Solar farms could make fertile habitats for bees and butterflies

Read the full story at GreenBiz.

The buzz about the puzzling mass demise of honey bees, monarch butterflies and other crucial pollinators has prompted plenty of personal protection pledges. Now, a movement is afoot to plant these “gardens” at a much larger scale.

The campaign, advocated by Minnesota-based non-profit Fresh Energy, encourages developers of utility-scale solar projects to plant their land with wildflowers, native grasses and other beneficial vegetation rather than gravel or dirt.

Its pitch: Using just one 2,500-acre solar field for this purpose is like planning 750,000 12-foot by 12-foot backyard pollinator gardens — such as the ones advocated by the Xerces Society.

McConnell: Chemical reform could get a vote in the fall

Read the full story in The Hill.

Senate Majority Leader Mitch McConnell (R-Ky.) said Thursday that an overhaul of federal chemical safety laws could come up for a vote when lawmakers return from their summer recess.

A Senate panel passed a bipartisan update of the Toxic Substances Control Act (TSCA) in April, and McConnell said in June that the bill could hit the floor this summer. But lawmakers never considered it before they left town on Wednesday for a five-week recess.

Bio-inspired robots: A force for good or evil?

Read the full post at GreenBiz.

Whether for good or ill, robotics has been a prime application venue for bio-inspired design. More organic devices are being developed at an increasing rate because of progress in our ability to process information, make things smaller and use new materials with novel properties.

This pattern undoubtedly will continue, and it is part of a larger technological trend of integrating machine and human interfaces. Our machines will look more and more lifelike — and, perhaps, we will look more and more like machines (witness Google Glass).

Snakeskin: A design breakthrough for robots and race cars?

Read the full post at GreenBiz.

Even though a snake’s skin is dry as a bone, we often think of it as wet and slick. There’s a good reason for that — the animals have evolved a coating of scales that helps them slide seemingly without effort across any surface.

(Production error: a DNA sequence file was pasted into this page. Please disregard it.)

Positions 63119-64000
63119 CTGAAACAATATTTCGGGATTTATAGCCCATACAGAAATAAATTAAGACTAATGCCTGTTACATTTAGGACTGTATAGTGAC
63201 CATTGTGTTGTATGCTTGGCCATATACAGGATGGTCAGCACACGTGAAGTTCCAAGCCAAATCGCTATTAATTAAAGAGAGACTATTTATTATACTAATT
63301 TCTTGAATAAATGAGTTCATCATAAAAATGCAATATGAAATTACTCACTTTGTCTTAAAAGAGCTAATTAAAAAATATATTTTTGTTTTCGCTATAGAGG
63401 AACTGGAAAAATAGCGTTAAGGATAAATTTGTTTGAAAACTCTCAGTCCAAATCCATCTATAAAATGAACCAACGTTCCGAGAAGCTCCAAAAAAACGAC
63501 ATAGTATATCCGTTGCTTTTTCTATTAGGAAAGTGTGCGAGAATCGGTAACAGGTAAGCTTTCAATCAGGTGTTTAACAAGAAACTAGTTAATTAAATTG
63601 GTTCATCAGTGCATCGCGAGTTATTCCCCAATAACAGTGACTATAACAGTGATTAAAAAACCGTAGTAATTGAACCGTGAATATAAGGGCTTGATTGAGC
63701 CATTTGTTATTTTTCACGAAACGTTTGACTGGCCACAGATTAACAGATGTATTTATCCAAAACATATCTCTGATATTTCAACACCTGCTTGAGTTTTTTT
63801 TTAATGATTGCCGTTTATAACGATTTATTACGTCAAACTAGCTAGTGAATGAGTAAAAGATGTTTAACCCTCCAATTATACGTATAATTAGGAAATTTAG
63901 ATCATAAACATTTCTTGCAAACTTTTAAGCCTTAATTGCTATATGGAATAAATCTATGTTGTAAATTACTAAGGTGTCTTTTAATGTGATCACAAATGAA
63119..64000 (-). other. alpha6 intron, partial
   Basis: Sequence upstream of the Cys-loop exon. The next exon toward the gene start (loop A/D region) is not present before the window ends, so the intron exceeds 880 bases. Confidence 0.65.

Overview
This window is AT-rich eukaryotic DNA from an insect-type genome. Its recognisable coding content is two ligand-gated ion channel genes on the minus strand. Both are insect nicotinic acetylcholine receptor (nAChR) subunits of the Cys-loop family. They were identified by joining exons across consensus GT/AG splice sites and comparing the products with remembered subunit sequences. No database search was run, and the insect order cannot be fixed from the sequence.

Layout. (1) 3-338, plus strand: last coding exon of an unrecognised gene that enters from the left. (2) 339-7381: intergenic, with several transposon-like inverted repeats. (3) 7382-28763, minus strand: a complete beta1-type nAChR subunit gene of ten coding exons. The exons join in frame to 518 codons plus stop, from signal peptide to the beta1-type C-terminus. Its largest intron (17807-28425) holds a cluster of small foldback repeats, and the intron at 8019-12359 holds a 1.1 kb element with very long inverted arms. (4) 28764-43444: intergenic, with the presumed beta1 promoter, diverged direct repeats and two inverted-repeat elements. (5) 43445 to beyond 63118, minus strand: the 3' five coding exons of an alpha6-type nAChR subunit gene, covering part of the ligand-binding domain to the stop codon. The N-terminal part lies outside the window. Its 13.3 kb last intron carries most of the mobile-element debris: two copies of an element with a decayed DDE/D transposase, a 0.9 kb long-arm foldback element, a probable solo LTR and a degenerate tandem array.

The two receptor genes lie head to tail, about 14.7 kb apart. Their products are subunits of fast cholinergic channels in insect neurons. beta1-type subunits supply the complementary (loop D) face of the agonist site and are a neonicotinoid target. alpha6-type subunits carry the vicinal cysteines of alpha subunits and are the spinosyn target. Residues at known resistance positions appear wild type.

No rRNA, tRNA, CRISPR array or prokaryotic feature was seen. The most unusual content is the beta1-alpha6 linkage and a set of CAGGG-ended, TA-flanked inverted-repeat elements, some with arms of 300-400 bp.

Nature’s design is actually more complex than just making a supersmooth skin, though: Each scale overlaps the one behind it to diminish friction in the forward direction while creating enough on the rear of the scale to let the snake propel forward. Each scale is also built to maximize resistance against wear.

Expert friction control and durability make snake and lizard skin very interesting to engineers who want to build those characteristics into machines.

Eventually, replica reptile materials could find a use in high-end automotive engineering, such as Formula One racecars, or in the coming generation of search-and-rescue and exploration robots modeled off snakes.

Lost jobs and the collateral damage of climate change

Read the full post at GreenBiz.

The following is an excerpt from the book “Decent Work, Green Jobs and the Sustainable Economy.”

Environmental challenges and social challenges are inextricably linked. Economic growth, job creation and incomes depend on — and can degrade — natural resources and systems. However, they can also restore and enhance environmental sustainability.

Given the scale and the urgency of these challenges, it is clear that the world will have neither the resources nor the time to tackle them separately or consecutively. They need to be addressed together, in a comprehensive and complementary manner.

The questions are, then, whether and how an environmentally sustainable economy can offer opportunities to create decent work and improve social inclusion.

Green Surfactants Close to Surface

Read the full story in R&D Magazine.

From cosmetics and pharmaceuticals to agricultural products and paint, surfactants are ubiquitous in consumer and industrial areas. The compounds make up a multi-billion-dollar market, according to the NSF.

Taking cues from surfactants made by common bacteria, the Univ. of Arizona research team is exploring new biosurfactants based on sugars generally referred to as glycolipids. The sugar structure ensure the surfactants are biodegradable.

Detroit wildlife refuge could be model for urban conservation

Read the full story at WKAR.

When you think of wildlife refuges, Detroit probably isn’t the first place that pops to mind. But conservation scientists are paying increasing attention to the potential of urban spaces. Current State’s April Van Buren talks with John H. Hartig, who manages the Detroit River International Wildlife Refuge, about his new book “Bringing Conservation to Cities.”